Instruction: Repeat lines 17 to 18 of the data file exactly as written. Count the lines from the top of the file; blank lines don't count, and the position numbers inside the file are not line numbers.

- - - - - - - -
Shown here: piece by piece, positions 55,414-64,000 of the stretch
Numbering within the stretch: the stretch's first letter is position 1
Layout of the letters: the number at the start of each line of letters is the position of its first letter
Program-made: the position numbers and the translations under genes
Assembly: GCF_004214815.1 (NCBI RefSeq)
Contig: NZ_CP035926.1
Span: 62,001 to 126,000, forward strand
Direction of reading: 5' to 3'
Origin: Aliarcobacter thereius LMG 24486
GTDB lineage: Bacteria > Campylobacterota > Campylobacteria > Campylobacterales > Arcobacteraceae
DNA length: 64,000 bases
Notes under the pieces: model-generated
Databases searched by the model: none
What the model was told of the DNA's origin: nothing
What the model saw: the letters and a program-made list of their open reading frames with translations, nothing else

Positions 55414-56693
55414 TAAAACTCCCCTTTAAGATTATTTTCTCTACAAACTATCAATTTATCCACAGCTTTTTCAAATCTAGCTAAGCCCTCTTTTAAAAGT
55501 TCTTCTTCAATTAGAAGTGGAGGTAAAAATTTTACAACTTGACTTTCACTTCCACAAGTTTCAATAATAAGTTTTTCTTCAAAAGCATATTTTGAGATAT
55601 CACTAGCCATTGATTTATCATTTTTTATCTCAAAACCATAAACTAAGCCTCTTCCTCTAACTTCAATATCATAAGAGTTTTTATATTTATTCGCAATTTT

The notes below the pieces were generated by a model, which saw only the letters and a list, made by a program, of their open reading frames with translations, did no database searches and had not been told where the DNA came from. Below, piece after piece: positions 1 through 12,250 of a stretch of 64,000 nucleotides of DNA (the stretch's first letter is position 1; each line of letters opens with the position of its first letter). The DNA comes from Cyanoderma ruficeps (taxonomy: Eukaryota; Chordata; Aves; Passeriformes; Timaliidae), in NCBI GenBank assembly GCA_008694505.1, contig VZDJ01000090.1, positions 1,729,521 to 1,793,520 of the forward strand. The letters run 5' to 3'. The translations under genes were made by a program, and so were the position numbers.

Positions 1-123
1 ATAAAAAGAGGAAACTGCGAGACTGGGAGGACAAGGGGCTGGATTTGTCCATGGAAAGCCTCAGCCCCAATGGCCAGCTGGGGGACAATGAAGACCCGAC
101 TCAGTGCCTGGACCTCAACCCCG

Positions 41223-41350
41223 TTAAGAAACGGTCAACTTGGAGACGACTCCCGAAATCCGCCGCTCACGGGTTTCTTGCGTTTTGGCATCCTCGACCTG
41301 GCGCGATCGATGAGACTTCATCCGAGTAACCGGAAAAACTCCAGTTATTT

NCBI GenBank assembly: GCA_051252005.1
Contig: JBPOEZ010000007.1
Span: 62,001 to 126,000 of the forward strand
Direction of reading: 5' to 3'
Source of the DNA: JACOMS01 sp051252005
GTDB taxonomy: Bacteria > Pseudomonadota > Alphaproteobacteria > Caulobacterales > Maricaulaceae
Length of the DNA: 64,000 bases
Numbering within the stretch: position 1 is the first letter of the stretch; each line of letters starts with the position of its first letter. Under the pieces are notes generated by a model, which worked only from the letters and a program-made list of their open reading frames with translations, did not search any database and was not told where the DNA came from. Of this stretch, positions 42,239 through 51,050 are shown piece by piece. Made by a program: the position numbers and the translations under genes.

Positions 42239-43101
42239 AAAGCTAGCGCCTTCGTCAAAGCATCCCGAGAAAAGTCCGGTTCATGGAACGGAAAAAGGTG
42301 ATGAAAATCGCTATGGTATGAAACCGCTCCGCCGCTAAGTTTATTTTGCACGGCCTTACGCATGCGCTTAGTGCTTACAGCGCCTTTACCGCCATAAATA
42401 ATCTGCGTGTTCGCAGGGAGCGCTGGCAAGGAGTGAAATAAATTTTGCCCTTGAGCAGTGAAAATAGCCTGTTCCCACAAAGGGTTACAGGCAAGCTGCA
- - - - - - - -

55414 TAAAACTCCCCTTTAAGATTATTTTCTCTACAAACTATCAATTTATCCACAGCTTTTTCAAATCTAGCTAAGCCCTCTTTTAAAAGT
55501 TCTTCTTCAATTAGAAGTGGAGGTAAAAATTTTACAACTTGACTTTCACTTCCACAAGTTTCAATAATAAGTTTTTCTTCAAAAGCATATTTTGAGATAT